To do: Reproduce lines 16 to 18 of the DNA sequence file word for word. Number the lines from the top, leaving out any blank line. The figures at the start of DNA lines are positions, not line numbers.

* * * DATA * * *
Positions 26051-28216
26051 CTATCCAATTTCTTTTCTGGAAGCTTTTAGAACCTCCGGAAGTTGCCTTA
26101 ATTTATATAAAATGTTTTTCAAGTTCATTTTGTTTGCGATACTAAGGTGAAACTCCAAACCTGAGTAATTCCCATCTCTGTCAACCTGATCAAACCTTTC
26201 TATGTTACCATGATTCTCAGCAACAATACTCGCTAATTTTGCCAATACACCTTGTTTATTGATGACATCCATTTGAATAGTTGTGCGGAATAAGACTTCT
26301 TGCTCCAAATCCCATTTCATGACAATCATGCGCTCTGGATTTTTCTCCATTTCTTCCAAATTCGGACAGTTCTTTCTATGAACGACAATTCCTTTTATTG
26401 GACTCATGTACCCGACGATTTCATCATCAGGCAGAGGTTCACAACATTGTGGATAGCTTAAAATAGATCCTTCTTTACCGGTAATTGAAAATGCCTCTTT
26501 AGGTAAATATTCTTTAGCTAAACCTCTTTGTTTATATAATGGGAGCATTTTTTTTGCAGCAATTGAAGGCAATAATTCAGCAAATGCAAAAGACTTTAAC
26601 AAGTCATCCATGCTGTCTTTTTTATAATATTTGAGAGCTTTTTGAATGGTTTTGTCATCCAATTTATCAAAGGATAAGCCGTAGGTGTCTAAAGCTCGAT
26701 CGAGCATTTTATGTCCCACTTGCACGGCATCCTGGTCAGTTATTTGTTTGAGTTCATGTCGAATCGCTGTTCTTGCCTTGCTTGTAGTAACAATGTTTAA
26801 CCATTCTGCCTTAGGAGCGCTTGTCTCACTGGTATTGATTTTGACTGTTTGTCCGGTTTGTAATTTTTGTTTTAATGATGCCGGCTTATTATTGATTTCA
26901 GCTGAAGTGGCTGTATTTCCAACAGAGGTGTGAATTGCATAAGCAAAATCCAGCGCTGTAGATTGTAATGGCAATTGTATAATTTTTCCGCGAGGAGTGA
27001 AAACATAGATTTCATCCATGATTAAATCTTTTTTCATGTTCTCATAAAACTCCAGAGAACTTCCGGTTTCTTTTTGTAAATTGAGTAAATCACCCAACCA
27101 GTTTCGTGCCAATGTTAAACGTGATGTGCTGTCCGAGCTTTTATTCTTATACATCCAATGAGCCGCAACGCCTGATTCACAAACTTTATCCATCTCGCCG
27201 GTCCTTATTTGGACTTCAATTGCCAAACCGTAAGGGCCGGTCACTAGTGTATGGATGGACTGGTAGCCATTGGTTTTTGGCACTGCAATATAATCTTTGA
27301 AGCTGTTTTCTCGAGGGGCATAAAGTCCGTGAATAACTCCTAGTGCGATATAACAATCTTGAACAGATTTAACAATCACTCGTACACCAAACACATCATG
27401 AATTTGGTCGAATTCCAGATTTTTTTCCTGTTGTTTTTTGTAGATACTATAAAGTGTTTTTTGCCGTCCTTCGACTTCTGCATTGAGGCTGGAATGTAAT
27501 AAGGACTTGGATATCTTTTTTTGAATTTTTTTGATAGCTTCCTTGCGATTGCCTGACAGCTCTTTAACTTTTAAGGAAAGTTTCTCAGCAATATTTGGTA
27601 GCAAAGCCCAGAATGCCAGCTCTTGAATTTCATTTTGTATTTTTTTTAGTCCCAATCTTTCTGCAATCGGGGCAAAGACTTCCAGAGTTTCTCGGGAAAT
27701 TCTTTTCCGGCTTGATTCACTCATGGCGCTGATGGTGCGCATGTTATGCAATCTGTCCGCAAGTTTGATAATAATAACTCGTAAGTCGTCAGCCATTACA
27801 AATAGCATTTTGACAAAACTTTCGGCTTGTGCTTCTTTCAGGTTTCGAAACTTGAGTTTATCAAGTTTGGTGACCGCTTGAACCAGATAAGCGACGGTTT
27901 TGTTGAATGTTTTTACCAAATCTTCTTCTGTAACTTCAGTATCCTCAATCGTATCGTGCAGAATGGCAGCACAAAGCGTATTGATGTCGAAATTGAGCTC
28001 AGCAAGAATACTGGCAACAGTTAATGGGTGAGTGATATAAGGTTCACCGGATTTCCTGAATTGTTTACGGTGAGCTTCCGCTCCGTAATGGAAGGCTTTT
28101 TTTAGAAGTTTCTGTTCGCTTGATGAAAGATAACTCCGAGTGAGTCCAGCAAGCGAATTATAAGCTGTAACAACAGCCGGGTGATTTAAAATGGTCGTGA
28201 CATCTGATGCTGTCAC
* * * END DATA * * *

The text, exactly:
27401 AATTTGGTCGAATTCCAGATTTTTTTCCTGTTGTTTTTTGTAGATACTATAAAGTGTTTTTTGCCGTCCTTCGACTTCTGCATTGAGGCTGGAATGTAAT
27501 AAGGACTTGGATATCTTTTTTTGAATTTTTTTGATAGCTTCCTTGCGATTGCCTGACAGCTCTTTAACTTTTAAGGAAAGTTTCTCAGCAATATTTGGTA
27601 GCAAAGCCCAGAATGCCAGCTCTTGAATTTCATTTTGTATTTTTTTTAGTCCCAATCTTTCTGCAATCGGGGCAAAGACTTCCAGAGTTTCTCGGGAAAT